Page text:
3:10 to Yuma from director James Mangold is a thrilling, character-driven piece that ranks as one of the best films of the year. Its taut screenplay by Michael Brandt and Derek Haas creates an action-packed film with characters who are both human and immediately accessible. This, coupled with top-notch performances from the cast, marks Yuma as a definite must-see.
The film’s premise is simple but effective: after notorious gunslinger Ben Wade (Russell Crowe) is captured, a group of men is charged with transporting him to the town of Contention, where he will be put on the 3:10 train to a prison in Yuma. The group of locals includes a down-on-his luck rancher, Dan Evans (Christian Bale) and an old bounty-hunter Byron McElroy (Peter Fonda). This trip isn’t without its dangers, as the locals are threatened by their prisoner himself as well as his henchmen, who are determined to get their leader back.
These henchmen are led by the loyal, and borderline psychotic, Charlie Prince (Ben Foster). He relentlessly pursues the posse and is willing to kill anything or anyone that stands between him and the liberation of his boss. By the end, Dan Evans is the only man willing to see the job through and make sure that Ben Wade gets on the Yuma train.
A wounded Civil War veteran and unlucky rancher, Evans finds himself at the mercy of thugs hired by the local railroad interests trying to force him off his land. His teenage son Will (Logan Lerman) looks at him with little respect while his wife Alice (Gretchen Mol) does not look at him at all. Somehow, meeting Ben Wade is the best thing that has happened to Dan: getting him on the Yuma train offers a chance at redemption and an opportunity to win back the respect of his family. In his portrayal of Evans, Christian Bale sustains an intimate connection with the audience every moment that he stays on screen, once again proving that he can act in anything. If a movie called for him to play a pair of shorts, I have no idea in hell how he would do it, but I believe that he could. The audience would look at him in that movie and think that he was actually a pair of shorts.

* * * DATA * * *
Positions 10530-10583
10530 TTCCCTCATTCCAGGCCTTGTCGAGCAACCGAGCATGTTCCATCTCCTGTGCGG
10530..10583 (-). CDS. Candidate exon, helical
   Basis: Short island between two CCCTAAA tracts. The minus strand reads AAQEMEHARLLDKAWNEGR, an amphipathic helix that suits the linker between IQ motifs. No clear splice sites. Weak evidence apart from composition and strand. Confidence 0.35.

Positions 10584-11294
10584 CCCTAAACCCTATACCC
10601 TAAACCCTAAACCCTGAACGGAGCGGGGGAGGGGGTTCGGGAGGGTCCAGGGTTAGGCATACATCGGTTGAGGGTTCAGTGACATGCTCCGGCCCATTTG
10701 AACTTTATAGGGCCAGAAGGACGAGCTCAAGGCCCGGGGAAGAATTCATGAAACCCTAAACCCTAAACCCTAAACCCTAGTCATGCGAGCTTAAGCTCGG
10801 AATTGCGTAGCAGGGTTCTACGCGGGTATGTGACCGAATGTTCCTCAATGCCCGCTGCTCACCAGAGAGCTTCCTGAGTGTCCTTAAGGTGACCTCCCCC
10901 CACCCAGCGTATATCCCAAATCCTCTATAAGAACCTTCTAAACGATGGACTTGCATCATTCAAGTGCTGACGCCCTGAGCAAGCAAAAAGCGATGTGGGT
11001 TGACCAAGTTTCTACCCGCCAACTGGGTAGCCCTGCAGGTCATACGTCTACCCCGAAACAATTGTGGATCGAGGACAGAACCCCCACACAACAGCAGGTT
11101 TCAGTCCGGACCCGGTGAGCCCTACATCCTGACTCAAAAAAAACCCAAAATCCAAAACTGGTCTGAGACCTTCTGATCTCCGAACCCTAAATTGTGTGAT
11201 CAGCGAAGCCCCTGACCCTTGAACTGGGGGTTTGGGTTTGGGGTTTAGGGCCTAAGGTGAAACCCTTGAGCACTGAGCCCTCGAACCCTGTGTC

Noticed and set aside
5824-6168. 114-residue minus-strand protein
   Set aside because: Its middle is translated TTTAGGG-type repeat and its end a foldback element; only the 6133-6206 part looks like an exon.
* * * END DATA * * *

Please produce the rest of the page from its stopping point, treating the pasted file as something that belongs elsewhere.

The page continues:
Russell Crowe’s take on Ben Wade deserves special mention as well. Though Wade is a criminal in every sense of the word, Crowe manages to retain his humanity by methodically peeling away the nuances of his character, revealing a man that has a keen eye in observing people and finding their strengths and faults. Wade develops a sincere respect for Evans as he gradually comes to understand the motivations behind his stubbornness. The closer Dan Evans gets to bringing Ben Wade to justice the better they understand one another and begin to find a common ground and mutual respect in their unique circumstances.
James Mangold’s talent as a director, coupled with a fine script, usually provides great work, and with Yuma he doesn’t disappoint. He crafts a film that sustains a rapport with the audience for the entirety of the film. Mangold’s lengthy and varied resume (which include Walk the Line, Identity and Girl, Interrupted among others) suggests that the he is able to adjust his direction to the content and feel of the script, an important skill.
The score, by Marco Beltrami, is an awesome take on the traditional music for Westerns. While not as iconic as the Ennio Morricone score for The Good, Bad, and the Ugly, it becomes an important component in establishing an emotional connection between the audience and the film, especially in the final act.
3:10 to Yuma is a film that must not be missed. I overhead one viewer in the theater after the conclusion of the film remarking, “The movie was so good, I was glued to my seat!” The funny thing was that, judging by the tone of his voice, he really meant it.